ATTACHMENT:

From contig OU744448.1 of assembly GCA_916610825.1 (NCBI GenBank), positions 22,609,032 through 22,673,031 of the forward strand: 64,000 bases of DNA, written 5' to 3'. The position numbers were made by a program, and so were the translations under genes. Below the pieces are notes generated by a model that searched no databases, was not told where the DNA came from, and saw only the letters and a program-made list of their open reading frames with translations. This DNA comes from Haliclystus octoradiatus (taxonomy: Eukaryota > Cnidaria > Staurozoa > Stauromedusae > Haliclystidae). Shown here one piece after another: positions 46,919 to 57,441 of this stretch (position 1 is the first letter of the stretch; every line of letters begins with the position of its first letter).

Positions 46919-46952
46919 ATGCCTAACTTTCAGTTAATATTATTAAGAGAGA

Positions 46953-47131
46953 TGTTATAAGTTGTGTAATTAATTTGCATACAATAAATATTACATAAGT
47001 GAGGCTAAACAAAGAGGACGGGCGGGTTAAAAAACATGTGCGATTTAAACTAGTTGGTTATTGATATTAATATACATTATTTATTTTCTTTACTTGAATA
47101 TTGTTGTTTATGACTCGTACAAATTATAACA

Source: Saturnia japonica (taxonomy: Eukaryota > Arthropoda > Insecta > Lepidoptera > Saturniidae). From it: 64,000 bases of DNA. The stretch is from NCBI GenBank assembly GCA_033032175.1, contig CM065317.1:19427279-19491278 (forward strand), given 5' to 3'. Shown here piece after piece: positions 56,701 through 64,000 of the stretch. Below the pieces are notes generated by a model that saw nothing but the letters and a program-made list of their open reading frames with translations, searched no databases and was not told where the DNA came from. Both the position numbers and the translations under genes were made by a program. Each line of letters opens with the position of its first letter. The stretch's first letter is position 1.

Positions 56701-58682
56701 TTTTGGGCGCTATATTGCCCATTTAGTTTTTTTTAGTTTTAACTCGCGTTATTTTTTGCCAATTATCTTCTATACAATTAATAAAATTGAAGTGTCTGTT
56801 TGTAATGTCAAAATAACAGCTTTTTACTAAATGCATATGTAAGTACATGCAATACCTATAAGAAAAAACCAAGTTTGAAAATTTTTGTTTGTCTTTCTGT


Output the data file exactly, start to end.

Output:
From contig OU744448.1 of assembly GCA_916610825.1 (NCBI GenBank), positions 22,609,032 through 22,673,031 of the forward strand: 64,000 bases of DNA, written 5' to 3'. The position numbers were made by a program, and so were the translations under genes. Below the pieces are notes generated by a model that searched no databases, was not told where the DNA came from, and saw only the letters and a program-made list of their open reading frames with translations. This DNA comes from Haliclystus octoradiatus (taxonomy: Eukaryota > Cnidaria > Staurozoa > Stauromedusae > Haliclystidae). Shown here one piece after another: positions 46,919 to 57,441 of this stretch (position 1 is the first letter of the stretch; every line of letters begins with the position of its first letter).

Positions 46919-46952
46919 ATGCCTAACTTTCAGTTAATATTATTAAGAGAGA

Positions 46953-47131
46953 TGTTATAAGTTGTGTAATTAATTTGCATACAATAAATATTACATAAGT
47001 GAGGCTAAACAAAGAGGACGGGCGGGTTAAAAAACATGTGCGATTTAAACTAGTTGGTTATTGATATTAATATACATTATTTATTTTCTTTACTTGAATA
47101 TTGTTGTTTATGACTCGTACAAATTATAACA

Source: Saturnia japonica (taxonomy: Eukaryota > Arthropoda > Insecta > Lepidoptera > Saturniidae). From it: 64,000 bases of DNA. The stretch is from NCBI GenBank assembly GCA_033032175.1, contig CM065317.1:19427279-19491278 (forward strand), given 5' to 3'. Shown here piece after piece: positions 56,701 through 64,000 of the stretch. Below the pieces are notes generated by a model that saw nothing but the letters and a program-made list of their open reading frames with translations, searched no databases and was not told where the DNA came from. Both the position numbers and the translations under genes were made by a program. Each line of letters opens with the position of its first letter. The stretch's first letter is position 1.

Positions 56701-58682
56701 TTTTGGGCGCTATATTGCCCATTTAGTTTTTTTTAGTTTTAACTCGCGTTATTTTTTGCCAATTATCTTCTATACAATTAATAAAATTGAAGTGTCTGTT
56801 TGTAATGTCAAAATAACAGCTTTTTACTAAATGCATATGTAAGTACATGCAATACCTATAAGAAAAAACCAAGTTTGAAAATTTTTGTTTGTCTTTCTGT